D’Israeli’s artwork is superb from the outset of this part, with a large-scale fleet in the expanse of space, down to the more claustrophobic confines of Icarus and Shakespeare’s ship. There are some fantastic computer simulations running on-board their ship, which is illustrated to give the impression of a computer generated hologram, yet fits the styling and colouring running throughout the rest of the panels.
Scarlet Traces continues to impress and deliver a large-scale threat being opposed by a small-scale pair of underdogs, with a yet undisclosed big idea.
Future Shocks // The Dream Factory by Rory McConville, Steve Yeowell, and Ellie De Ville
Future Shocks can vary in quality, which is perhaps not surprising considering the short, and one-off nature of its stories.
In this issue we have The Dream Factory which has an interesting concept: sell people time to sit on a machine and experience different dreams. Not too far away from our current pass-times including video games, movies, social media and, ahem, comics. As usual therefore, we have a running commentary of present life through the medium of Future Shocks.
The story centres around the manager of The Dream Factory, a dream arcade, and a troubled patron who sneaks in to get free dream time. The monologue by the manager sets the scene nicely for the story, and is well written by Rory McConville.
Steve Yeowell’s art is simplistic at times, but the design of the arcade, and particularly the dream machines, is clever, using familiar font styles to reference old-school arcade machines. Not to mention the customers are suitably zombified by their experience while plugged in.
Overall, with a Future Shock you are typically left with a ‘shock’ moment. In this case the ending was relatively predictable and less original than McConville’s other work, (see Prog 2024 last week), leaving a lingering, rather tepid finish. That said, it does give a nice social commentary on the addictive nature of technology.
Cursed: The Fall of Deadworld // Part 3 by Kek-W, Dave Kendall, and Ellie De Ville
As each part of this series unfolds, it becomes more and more apparent that Jess is really coming into her own as a capable character. Fairfax is not firing on all cylinders and is struggling with the come-down and withdrawal from Justice Department-issue drugs. This leaves Jess at the handlebars of Byke, much to the dismay of Fairfax.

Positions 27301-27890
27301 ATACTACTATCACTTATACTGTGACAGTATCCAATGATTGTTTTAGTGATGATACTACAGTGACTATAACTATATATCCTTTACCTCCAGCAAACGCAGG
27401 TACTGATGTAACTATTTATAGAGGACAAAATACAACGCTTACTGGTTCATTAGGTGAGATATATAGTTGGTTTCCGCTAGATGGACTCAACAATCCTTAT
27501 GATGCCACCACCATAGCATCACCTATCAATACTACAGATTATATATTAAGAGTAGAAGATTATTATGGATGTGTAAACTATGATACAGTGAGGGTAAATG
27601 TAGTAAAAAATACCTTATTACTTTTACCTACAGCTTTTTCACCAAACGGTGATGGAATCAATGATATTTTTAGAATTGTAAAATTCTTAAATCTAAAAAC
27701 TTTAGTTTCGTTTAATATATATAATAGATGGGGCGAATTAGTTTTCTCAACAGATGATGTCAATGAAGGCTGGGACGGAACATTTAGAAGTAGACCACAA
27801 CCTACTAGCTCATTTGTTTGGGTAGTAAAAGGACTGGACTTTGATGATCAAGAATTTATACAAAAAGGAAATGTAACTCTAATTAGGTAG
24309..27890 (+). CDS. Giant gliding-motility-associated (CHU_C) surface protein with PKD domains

Jess shines through as a compassionate character with a sufficient assertiveness to stop Fairfax from accidentally shooting an entire mutant family, a scene which stands out for both its harrowing concept of a family trying to get by in desperate times and incredibly grotesque artwork by Kendall. Kendall’s artwork is a nightmare in paper-form, and never fails to hit the mark: everything from the characters to the environments is full of detail, yet remains shrouded by an intense gloom.
Kek-W’s writing brings humour and wonderfully contrasting characters to what could easily be a miserable story at a first glance at the synopsis. This couldn’t be further from the truth as the three main characters gel and raise their game for every situation, bringing a sense of hope despite the catastrophe they face.
In summary, Prog 2025 continues four impressive story arcs that leave a persistent hunger for more. There seems to be plenty that is unexplained, yet each part gives a sense of satisfaction to read and enjoy. The quality of writing is consistently high throughout these ongoing stories, and the artwork wraps up the package beautifully, not to mention grimy and grotesquely. 2000AD Prog 2025 is out Wednesday 5th April in stores, online and digitally via www.2000adonline.com.